There are two opposing thoughts about this topic. Many believe that children today are far too busy with school, sports teams, clubs, music lessons, and several other afterschool activities. Others believe the enrichment and physical exercise children receive from these activities are very important to their development. It’s critical for children to develop their skills and natural talents with some of these activities, but how much is too much? We don’t want our kids so busy that they experience an unhealthy amount of stress. Here are some suggestions for determining if your kid is too busy:
- They exhibit signs of fatigue or undergo personality changes. The problem may not be just a lack of sleep, even though a lack of sleep can be a big problem. Too many activities create stress, and that creates personality problems. A typically enthusiastic child can become lethargic. Uncommon mood swings or signs of depression may begin to occur. As parents, it’s our job to notice the signs of childhood stress and demand some changes. Kids want to have it all – sports, music, honors classes, karate, afterschool camps, and in their spare time, horse riding lessons. Parents have to intervene and make wise choices for them.
- They hardly engage in free play. Part of a child’s development used to result from playing in the backyard, inviting friends over to the house, or just engaging with the neighborhood kids. Free play, not organized activities, allowed kids to learn how to sort out relationship issues, be creative, discover nature around them, relieve stress, and entertain themselves. A large part of free play has been replaced by organized activities. Although these activities may provide a great way for kids to develop their abilities and interests, they can be overscheduled and rob children of natural learning experiences.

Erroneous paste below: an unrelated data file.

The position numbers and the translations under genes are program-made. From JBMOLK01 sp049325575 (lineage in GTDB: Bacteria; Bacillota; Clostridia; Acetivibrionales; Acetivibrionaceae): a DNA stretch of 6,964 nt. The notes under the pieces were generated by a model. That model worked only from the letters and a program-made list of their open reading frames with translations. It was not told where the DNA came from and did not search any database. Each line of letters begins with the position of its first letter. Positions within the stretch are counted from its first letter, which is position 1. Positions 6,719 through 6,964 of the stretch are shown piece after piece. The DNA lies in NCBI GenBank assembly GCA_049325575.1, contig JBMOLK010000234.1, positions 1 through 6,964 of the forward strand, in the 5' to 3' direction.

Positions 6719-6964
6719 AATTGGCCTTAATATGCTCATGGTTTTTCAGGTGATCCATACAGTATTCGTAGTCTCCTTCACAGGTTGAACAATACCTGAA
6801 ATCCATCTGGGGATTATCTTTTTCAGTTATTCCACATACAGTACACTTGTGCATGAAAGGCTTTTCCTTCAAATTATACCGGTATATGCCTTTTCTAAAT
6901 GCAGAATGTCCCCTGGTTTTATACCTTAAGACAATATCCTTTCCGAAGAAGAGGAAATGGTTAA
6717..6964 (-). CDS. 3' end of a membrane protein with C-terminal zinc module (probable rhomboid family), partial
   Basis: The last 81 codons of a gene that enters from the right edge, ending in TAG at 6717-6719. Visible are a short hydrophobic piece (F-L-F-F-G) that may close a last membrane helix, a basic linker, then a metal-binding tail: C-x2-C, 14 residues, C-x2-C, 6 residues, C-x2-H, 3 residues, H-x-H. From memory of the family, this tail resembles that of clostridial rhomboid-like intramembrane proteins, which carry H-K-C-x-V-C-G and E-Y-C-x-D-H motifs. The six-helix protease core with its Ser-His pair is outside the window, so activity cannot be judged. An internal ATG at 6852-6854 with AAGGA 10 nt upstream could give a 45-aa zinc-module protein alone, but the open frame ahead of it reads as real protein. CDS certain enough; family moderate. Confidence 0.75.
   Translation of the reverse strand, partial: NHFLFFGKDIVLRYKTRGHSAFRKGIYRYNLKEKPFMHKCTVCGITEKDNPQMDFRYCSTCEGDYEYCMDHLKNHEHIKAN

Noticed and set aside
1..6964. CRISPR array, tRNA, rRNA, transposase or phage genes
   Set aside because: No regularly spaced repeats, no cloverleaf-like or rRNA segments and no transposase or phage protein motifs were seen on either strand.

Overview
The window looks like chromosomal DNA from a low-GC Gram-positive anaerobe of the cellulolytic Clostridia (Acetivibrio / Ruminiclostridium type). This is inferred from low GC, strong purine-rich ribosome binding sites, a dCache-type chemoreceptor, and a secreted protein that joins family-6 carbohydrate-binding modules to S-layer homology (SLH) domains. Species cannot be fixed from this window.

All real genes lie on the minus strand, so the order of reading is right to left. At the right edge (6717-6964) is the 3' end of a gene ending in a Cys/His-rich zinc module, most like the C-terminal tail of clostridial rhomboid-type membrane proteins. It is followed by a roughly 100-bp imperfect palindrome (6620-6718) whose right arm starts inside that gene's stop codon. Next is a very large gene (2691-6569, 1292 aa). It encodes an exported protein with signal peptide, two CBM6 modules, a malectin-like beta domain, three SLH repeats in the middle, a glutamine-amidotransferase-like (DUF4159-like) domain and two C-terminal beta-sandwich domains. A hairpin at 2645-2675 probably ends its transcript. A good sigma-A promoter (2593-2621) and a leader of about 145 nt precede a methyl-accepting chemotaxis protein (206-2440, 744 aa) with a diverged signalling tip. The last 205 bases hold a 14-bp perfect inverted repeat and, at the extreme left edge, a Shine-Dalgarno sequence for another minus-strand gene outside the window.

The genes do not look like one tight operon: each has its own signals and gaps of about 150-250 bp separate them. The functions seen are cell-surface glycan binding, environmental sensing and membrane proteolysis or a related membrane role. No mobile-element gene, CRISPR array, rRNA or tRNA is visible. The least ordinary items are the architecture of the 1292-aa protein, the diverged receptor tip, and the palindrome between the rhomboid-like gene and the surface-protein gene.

- They need you to constantly entertain them. Overscheduled children become used to following the orders of an instructor who organizes every hour of their day. Children can become so accustomed to the agenda in a sports practice or an organized activity, they become dependent upon adults to always tell them what to do. When kids show signs of parental over-dependence, it’s time to expose them more to other kids in an unstructured setting.
- They experience too much car time, and not enough family dinnertime. What is the norm in your family, eating in the car as you drive from one activity to another, or sitting down with everyone for a family meal? Kids eventually come to an age – usually older teenagers – when they are more apt to handle busy schedules and the demands of sports teams or fine arts activities. Don’t let your kids grow up too early. Ask the parents of a teenager who is involved in extracurricular activities. There are many days they wish they could sit down together as a family and enjoy a meal together, but the demands of the schedule don’t permit it as often as they wish. Seize the days you have with your children. When they become teens, there’s no turning back.
- They see a drop in their test grades. Difficulty in school should not demand that children drop all extracurricular involvement, but school performance needs to be a priority. If extracurricular activities rob students of quality study time or reasonable bedtimes, you can expect them to struggle academically. In these cases, parents need to initiate some changes that properly balance school and extracurricular activities.
The solution is not to drop all afterschool activities and limit your children to backyard play only. Stopping all participation so your child can sit in front of the television for several hours every afternoon is certainly not recommended. Participation in extracurricular outlets offers profitable ways to enrich your child; but over-scheduling defeats the purpose and causes harm. As parents, we need to be observant about how our children’s participation affects them and the rest of the family. Obviously, children have only one childhood to experience. Let’s help them enjoy it rather than over-schedule it.